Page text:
Astronomy Research at Queen Mary

Lead Research Organisation: Queen Mary, University of London
Department Name: Astronomy Unit

Abstract

We propose to undertake the following research projects.
i) We will use supercomputer simulations to model the gas discs that orbit young stars,
which are believed to be the sites of planet formation.
The aim is to examine the behaviour of the gas as it orbits around the star, and to
examine how planets that form in these discs interact with them. This interaction
may explain the fact that many of the extrasolar planets that have been discovered
outside of our solar system orbit close to their host stars.
ii) We will use supercomputer simulations to model the atmospheres of extrasolar
planets. These atmospheres display interesting patterns of gas flow, and extrasolar planets
often orbit close to their stars and so are strongly heated on one side, causing strong winds
to arise. The simulations will help us better understand these atmospheres.
iii) Using mathematical representations of the laws of physics, we will produce new models
for the early evolution of the Universe, shortly after the big-bang, during which time it
underwent very rapid expansion known as "inflation". The models will be compared with
observations of the Universe to see which ones are compatible with the data.
iv) We will use Einstein's theory of gravity to make detailed predictions about the distribution
of matter in the Universe, and how this matter distribution appears to an observer on Earth.
These predictions will be compared with observational data to test Einstein's gravity on the
largest scales.
v) We will use the access that we have to the next generation of infrared spectrographs to
look for low mass planets around nearby low mass stars, using measurements of the star's
radial velocity as it orbits around the system centre of mass. Low mass stars are the optimal
targets for finding low mass planets in their habitable zone, so this may be an efficient method
of finding the first habitable earth-like planets. We will also use these spectrographs to look
for the signatures of molecules in planet atmospheres.
vi) We will use an observational survey of the Universe being undertaken by the VISTA
telescope to search for very distant quasars - galaxies that have supermassive black holes
at their centres, and which were born when the Universe was less than 10% of its
current age. We have already discovered the 2nd, 3rd and 4th most distant quasars that
are known, and the aim is to increase this number to about 10. We will then be able
to estimate of how many quasars there were when the Universe was very young,
and we will be able to examine the black holes and the structures of their galaxies.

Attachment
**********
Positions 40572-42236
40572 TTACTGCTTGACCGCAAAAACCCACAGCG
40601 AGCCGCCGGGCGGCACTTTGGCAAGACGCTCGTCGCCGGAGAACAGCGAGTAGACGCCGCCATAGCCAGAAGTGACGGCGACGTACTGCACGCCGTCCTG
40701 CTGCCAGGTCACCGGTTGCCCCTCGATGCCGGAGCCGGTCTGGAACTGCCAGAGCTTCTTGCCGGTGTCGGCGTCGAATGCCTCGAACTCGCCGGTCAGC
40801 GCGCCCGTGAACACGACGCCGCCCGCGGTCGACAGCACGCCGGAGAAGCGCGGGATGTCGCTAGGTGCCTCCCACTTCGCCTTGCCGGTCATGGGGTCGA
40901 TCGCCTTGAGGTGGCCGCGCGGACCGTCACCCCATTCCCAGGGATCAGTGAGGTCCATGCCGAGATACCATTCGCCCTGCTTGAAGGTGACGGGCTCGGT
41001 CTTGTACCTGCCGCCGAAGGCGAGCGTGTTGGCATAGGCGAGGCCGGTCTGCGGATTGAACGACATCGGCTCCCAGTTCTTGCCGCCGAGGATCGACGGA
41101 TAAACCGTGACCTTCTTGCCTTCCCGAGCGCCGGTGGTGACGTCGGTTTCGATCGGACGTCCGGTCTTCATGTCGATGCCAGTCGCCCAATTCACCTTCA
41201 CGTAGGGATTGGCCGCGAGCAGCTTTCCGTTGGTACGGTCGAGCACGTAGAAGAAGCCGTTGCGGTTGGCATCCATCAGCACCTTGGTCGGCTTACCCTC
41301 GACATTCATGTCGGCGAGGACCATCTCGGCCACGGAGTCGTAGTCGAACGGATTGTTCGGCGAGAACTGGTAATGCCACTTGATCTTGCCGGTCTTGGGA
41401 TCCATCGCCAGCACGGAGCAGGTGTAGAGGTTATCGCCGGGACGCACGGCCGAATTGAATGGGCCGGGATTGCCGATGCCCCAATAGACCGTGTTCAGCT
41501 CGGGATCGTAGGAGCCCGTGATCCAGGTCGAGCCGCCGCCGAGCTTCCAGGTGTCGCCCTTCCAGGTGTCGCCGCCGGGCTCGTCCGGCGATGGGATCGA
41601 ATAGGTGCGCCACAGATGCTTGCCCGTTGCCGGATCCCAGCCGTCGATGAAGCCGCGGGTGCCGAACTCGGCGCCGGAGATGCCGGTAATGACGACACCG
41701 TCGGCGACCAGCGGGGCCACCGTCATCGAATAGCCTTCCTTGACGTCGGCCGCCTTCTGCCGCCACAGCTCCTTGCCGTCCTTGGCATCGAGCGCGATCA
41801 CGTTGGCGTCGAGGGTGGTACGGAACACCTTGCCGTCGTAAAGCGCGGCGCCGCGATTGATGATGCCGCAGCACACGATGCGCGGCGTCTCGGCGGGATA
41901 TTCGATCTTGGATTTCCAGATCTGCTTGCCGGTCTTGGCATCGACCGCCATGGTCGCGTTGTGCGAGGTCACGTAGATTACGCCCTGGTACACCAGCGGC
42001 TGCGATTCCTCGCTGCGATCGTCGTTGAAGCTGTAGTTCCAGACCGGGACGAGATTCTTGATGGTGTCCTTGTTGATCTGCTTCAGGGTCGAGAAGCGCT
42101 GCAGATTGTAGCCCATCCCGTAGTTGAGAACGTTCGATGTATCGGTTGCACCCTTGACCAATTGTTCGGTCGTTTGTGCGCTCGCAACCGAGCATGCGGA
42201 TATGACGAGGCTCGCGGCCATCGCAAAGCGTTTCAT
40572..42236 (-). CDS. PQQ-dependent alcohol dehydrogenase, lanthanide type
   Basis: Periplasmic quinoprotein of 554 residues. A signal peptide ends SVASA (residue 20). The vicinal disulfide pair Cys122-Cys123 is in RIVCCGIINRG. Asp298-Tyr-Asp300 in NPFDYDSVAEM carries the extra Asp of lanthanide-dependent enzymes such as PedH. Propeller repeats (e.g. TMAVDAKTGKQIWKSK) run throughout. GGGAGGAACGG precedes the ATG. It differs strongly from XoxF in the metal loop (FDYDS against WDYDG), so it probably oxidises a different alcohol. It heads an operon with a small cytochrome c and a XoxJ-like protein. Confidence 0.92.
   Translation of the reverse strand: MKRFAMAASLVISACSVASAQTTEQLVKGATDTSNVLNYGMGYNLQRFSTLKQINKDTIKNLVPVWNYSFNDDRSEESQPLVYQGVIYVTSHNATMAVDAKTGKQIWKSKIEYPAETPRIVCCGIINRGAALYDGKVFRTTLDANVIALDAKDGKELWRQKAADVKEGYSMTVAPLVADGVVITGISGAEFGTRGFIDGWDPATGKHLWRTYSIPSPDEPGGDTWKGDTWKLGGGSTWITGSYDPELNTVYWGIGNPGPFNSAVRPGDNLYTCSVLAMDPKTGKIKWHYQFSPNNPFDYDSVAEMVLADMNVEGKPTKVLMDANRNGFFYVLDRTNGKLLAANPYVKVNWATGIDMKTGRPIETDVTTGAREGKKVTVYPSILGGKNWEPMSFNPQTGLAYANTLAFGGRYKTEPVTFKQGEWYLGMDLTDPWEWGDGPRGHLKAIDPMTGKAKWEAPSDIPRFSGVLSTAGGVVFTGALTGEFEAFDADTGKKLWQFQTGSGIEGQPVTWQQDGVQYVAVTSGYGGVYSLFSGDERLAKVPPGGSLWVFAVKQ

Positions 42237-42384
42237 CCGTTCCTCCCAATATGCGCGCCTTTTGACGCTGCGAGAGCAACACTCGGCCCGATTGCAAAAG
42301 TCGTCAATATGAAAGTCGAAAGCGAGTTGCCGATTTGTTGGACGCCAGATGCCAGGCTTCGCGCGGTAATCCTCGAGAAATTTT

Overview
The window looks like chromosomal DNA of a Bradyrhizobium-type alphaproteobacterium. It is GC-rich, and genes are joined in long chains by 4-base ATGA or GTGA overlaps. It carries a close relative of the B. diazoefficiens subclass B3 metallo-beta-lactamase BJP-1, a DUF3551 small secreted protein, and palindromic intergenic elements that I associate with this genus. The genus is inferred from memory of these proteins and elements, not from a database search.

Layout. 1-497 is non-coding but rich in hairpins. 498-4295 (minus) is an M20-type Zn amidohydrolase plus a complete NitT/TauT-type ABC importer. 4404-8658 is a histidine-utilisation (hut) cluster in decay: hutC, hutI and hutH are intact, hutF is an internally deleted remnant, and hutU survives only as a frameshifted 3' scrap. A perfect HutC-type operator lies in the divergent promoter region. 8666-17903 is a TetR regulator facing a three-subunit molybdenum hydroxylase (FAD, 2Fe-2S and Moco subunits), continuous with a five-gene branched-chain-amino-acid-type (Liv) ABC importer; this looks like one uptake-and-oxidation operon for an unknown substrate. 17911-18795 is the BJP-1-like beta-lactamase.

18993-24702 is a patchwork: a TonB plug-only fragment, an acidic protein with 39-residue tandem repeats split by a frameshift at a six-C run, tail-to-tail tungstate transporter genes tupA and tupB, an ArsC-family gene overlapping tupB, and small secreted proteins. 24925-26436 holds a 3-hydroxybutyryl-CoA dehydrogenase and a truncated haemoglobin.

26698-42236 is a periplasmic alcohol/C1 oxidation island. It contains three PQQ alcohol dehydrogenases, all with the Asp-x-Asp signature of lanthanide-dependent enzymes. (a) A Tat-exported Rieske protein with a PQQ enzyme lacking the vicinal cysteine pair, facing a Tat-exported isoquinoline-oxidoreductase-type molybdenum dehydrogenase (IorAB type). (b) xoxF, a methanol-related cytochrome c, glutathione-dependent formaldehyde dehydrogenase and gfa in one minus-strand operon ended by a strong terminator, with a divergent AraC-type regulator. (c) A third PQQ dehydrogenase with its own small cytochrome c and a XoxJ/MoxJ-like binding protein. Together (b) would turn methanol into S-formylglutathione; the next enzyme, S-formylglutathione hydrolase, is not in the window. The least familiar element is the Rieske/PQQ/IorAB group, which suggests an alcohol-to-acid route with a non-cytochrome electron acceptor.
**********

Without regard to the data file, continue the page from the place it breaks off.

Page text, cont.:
Planned Impact

The research proposed in this application is largely concerned with basic
scientific inquiry, and so in general it will not have high potential for
immediate economic or real world impact. The primary impact of the research
will be in the cultural sphere, as the research will increase the sum total of
human knowledge about the Universe and its constituents, and will therefore
enhance the sense of wonder about the world that we live in for the general public.
Our research in areas such as cosmology, extrasolar planets, quasars, black holes,
the Saturn system, space weather, and the origin of the Solar System all have
strong public appeal and interest.

The Astronomy Unit has an active programme of public engagement and
schools outreach, both to inform and engage the general public about our
research, and to also inspire school pupils to become interested in science
and to take STEM subjects post-GCSE. These engagement programmes
include giving public talks, having open days and evenings at the university
(e.g. Stargazing Live! events etc), and a range of media work that includes
TV and radio interviews. Our schools outreach programmes include summer schools,
essay writing competitions, going into schools to give talks and provide hands-on activities.
A recent initiative is a summer school for school students to learn about computer
coding while undertaking hands-on analysis of astronomical data. In doing this we are explicitly
supporting the STEM agenda through our research, which is a key government policy for building
long term economic growth.

Other areas of our research that may have applications outside of the academic sphere
include high performance computing and the development of advanced computer codes
and algorithms, and in advanced techniques in data analysis. Again, we will be alert to any
opportunities that may arise in finding real world or commercial applications of this work.

Finally, the posdoctoral staff that we will employ on the grant will receive training and
experience in a variety of skills that will be of great benefit to the wider economy if
they at some stage leave academia and work in industry or the commercial sector.
These skills include advanced computing and data analysis, independent problem
solving, project management, report writing through authorship of scientific
publications, and presentation skills obtained from conference attendance etc.

Publications


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